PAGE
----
whale : any of various very large, aquatic, marine mammals (order Cetacea) that have a torpedo-shaped body with a thick layer of blubber, paddle-shaped forelimbs but no hind limbs, a horizontally flattened tail, and nostrils that open externally at the top of the head — Webster
Whales are a widely distributed and diverse group of fully aquatic placental marine mammals. They are an informal grouping within the infraorder Cetacea, usually excluding dolphins and porpoises. Whales are creatures of the open ocean; they feed, mate, give birth, suckle and raise their young at sea. So extreme is their adaptation to life underwater that they are unable to survive on land. Whales range in size from the 2.6 metres (8.5 ft) and 135 kilograms (298 lb) dwarf sperm whale to the 29.9 metres (98 ft) and 190 metric tons (210 short tons) blue whale, which is the largest creature that has ever lived. The sperm whale is the largest toothed predator on earth. Several species exhibit sexual dimorphism, in that the females are larger than males. Baleen whales have no teeth; instead they have plates of baleen, a fringe-like structure used to expel water while retaining the krill and plankton which they feed on. They use their throat pleats to expand the mouth to take in huge gulps of water. Balaenids have heads that can make up 40% of their body mass to take in water. Toothed whales, on the other hand, have conical teeth designed for catching fish or squid. Baleen whales have a well developed sense of “smell”, whereas toothed whales have well-developed hearing − their hearing, that is adapted for both air and water, is so well developed that some can survive even if they are blind. Some species, such as sperm whales, are well adapted for diving to great depths to catch squid and other favoured prey.– Wikipedia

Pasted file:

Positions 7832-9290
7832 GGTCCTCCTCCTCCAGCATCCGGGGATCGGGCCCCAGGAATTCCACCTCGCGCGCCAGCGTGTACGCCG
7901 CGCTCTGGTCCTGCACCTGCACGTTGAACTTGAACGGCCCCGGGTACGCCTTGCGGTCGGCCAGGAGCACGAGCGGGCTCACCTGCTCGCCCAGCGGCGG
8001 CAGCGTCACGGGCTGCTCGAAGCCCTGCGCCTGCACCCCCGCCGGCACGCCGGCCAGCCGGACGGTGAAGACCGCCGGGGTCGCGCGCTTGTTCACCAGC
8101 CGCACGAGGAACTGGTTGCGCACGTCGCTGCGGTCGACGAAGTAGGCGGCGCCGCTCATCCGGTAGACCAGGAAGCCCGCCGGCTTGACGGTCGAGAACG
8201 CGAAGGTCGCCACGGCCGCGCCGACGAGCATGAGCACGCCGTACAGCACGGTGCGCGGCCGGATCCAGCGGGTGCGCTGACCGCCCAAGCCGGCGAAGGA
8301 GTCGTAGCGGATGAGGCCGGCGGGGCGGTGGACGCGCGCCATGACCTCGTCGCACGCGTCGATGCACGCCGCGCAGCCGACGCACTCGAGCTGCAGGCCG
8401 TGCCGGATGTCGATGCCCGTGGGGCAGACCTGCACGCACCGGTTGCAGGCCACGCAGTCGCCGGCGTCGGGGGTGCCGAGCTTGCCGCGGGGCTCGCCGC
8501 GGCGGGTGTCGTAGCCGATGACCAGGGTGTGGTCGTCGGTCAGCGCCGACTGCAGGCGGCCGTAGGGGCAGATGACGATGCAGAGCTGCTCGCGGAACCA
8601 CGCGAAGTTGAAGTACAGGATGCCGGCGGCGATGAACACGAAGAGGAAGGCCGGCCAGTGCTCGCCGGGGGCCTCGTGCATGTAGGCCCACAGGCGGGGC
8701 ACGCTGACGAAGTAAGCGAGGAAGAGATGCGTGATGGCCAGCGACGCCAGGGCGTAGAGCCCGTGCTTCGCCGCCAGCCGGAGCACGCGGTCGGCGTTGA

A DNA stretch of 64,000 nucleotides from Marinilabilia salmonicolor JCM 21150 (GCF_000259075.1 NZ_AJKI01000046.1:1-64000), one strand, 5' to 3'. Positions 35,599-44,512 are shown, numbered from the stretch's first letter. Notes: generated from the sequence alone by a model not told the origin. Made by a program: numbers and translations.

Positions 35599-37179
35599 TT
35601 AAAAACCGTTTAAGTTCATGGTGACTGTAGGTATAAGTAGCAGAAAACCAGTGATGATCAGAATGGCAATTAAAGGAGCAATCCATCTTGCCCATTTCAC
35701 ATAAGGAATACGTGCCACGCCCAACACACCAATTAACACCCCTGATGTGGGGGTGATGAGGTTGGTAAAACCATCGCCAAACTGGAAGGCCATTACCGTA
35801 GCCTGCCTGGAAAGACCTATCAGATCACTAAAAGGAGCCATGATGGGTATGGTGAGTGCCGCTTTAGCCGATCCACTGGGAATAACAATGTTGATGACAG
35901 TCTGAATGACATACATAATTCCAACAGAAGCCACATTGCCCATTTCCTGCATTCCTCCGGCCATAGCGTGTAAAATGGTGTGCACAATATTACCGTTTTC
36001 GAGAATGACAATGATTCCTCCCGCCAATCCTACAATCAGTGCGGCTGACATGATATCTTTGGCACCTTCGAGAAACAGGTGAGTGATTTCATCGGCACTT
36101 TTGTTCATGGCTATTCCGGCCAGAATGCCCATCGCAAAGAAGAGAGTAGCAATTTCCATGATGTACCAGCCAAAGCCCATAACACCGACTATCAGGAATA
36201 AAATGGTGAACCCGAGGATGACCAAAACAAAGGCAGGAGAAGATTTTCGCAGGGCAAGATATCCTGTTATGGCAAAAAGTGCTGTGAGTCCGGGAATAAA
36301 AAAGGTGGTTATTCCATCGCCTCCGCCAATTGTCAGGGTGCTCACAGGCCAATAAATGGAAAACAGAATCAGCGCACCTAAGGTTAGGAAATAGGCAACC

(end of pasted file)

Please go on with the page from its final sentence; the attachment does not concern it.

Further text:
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Dolphins and Whales News -- ScienceDaily Whales and dolphins. Whale songs, beaching, endangered status -- current research news on all cetaceans.
- Plesiosaur fossils found in the Sahara suggest...on July 27, 2022 at 3:07 pm
Fossils of small plesiosaurs, long-necked marine reptiles from the age of dinosaurs, have been found in a 100-million year old river system that is now Morocco's Sahara Desert. This discovery suggests some species of plesiosaur, traditionally thought to be sea creatures, may have lived in freshwater.
- The world's largest omnivore is a fishon July 25, 2022 at 2:56 pm
Whale sharks are filter feeders and have long been observed eating krill at Western Australia's Ningaloo Reef. But when researchers analysed biopsy samples from whale sharks at the reef, they discovered the animals were actually eating a lot of plant material. The finding makes whale sharks -- which have been reported up to 18m long -- the world's largest omnivore.
- Major dolphin DNA studyon July 12, 2022 at 2:26 pm
The first widespread census of the genetic diversity of common dolphin (Delphinus delphis) populations living along 3000km of Australia's southern coastline has raised key pointers for future conservation efforts. The comprehensive study calls for more conservation and policy efforts to preserve adaptive DNA diversity and assist connectivity between these dolphin groups. This will support long-term gene flow and adaptation during ongoing habitat changes -- including oceanic conditions affected […]